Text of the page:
SOURCE: American Community Survey 2013-2017 census tract 5-year average median household income data
    NOTE: Data on Meal Sites as of March 30, 2020.
    New York City Independent Budget Office

    To account for differences in geography across the city, we also looked at the distance between students’ homes and nearest meal locations within each of the five boroughs. The median distance—meaning half of the students travel further and half travel less—that students in the Bronx, Manhattan, and Brooklyn would have to travel is 0.2 miles from the nearest meal site. Using medians avoids distortions that can result from extreme high and low values. Not surprisingly, the median distance students would travel in the less densely populated boroughs of Queens and Staten Island is twice as far—0.4 and 0.5 miles, respectively.


    In response to school closures in the wake of the pandemic, the Department of Education moved swiftly to establish meal sites for students in neighborhoods where income level reflected the greatest need and modeled the delivery of meals based on the existing Grab & Go breakfast program. In the last week of March, a total of 470 sites served up to three Grab & Go meals daily, with over half of sites located in neighborhoods that were near or below the poverty threshold. Meal sites were placed at a relatively accessible distance for students, with a median distance of five blocks from home and four blocks for students living in the Bronx, Brooklyn, and Manhattan. Still, average daily participation in meals is much lower than when schools are operating under normal conditions and lines for the city’s food pantries continue to remain long.

    On April 15th Mayor Bill de Blasio announced that the city is investing $170 million in various programs to provide meals to New Yorkers. While the Grab & Go sites remain part of the city’s efforts, the city is also participating in New York State’s plans to offer meals to families through Pandemic Electronic Funds Transfer (P-EBT), for which all public school students are eligible. In addition to providing sites where meals are available, the Mayor plans to provide additional meal delivery services to low-income residents over age 60 and those with other health risks by employing more than 11,000 Taxi and Limousine Commission-licensed drivers. The city also will seek to expand access to federal food programs such as the Supplemental Nutrition Assistance Program and the Women, Infants, and Children program. As other efforts to provide meals expand, the education department’s Grab & Go program will continue to play an integral role in making food more accessible to all New Yorkers.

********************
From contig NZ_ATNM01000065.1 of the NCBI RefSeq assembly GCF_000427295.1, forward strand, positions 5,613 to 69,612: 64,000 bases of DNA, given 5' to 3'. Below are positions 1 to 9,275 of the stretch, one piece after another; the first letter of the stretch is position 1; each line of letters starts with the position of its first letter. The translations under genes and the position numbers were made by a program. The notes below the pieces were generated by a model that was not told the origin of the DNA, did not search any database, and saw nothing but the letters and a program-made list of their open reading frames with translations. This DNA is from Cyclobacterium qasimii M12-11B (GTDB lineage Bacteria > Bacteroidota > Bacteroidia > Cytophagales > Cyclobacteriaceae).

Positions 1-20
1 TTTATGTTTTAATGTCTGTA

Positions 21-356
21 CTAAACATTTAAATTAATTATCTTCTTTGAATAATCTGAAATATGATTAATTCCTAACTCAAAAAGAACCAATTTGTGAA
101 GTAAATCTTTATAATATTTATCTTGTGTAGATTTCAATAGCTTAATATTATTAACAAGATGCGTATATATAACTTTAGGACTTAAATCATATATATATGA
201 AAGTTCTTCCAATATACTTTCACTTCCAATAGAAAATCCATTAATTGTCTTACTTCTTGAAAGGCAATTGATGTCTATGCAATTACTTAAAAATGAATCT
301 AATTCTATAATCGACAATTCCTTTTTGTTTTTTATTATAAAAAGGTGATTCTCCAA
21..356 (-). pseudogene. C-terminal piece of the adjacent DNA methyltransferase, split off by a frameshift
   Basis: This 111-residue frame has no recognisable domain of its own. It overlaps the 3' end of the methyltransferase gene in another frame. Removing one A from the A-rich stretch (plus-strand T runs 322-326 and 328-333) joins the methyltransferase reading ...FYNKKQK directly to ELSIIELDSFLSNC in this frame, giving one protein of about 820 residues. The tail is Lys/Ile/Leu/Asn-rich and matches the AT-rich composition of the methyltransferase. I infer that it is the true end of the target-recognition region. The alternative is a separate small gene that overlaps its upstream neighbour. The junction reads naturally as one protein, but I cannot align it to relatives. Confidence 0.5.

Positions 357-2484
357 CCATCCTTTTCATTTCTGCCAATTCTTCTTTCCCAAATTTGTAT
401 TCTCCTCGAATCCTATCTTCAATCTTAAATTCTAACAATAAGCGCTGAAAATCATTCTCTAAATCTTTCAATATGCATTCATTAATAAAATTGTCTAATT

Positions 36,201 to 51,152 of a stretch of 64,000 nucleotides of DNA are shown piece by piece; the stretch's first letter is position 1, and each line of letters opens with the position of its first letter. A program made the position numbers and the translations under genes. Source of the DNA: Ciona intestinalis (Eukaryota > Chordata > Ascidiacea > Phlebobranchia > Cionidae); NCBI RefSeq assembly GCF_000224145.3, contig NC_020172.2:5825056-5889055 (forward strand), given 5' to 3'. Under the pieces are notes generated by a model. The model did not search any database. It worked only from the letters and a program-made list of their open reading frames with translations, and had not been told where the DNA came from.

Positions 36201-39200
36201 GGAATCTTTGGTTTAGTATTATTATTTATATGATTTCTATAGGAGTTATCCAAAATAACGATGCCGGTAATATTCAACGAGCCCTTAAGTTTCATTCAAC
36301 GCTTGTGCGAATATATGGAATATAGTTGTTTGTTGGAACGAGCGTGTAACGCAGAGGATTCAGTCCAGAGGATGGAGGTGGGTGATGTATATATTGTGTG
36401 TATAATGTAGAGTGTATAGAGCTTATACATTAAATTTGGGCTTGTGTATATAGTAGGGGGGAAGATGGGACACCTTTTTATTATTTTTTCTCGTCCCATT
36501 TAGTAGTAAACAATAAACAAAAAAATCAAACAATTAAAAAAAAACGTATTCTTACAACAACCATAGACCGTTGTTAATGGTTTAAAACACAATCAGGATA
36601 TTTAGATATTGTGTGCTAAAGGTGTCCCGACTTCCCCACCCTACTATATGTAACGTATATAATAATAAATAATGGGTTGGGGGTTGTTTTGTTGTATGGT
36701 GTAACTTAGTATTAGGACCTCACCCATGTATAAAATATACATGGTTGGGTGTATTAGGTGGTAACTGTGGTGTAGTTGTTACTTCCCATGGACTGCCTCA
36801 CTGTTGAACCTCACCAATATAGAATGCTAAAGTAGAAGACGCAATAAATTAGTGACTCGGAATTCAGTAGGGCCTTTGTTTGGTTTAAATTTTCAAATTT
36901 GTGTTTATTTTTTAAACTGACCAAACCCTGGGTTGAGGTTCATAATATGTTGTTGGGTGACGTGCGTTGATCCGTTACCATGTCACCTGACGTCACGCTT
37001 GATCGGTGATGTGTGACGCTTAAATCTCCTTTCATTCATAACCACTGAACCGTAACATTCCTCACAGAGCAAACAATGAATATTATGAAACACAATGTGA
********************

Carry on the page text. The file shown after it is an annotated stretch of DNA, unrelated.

Report prepared by Jeannie Kim, Stephanie Kranes, Joydeep Roy, and Sarita Subramanian


    1These data are used to measure average daily meals for all categories, citywide as well as, for schools, community school districts, and boroughs. Not included in these data are what are called second chance breakfasts, which are offered to students who arrive to school late. Moreover, since there is no uniform method for counting breakfast in the classroom, exact numbers distinguishing between breakfasts served in the cafeteria and breakfasts served in classrooms are not available.
    2To ensure that our estimates of median household income are reliable, we only include estimates for which the coefficient of variation—the percent of sampling error associated with an estimate—was less than or equal to 30 percent.

    PDF version available here.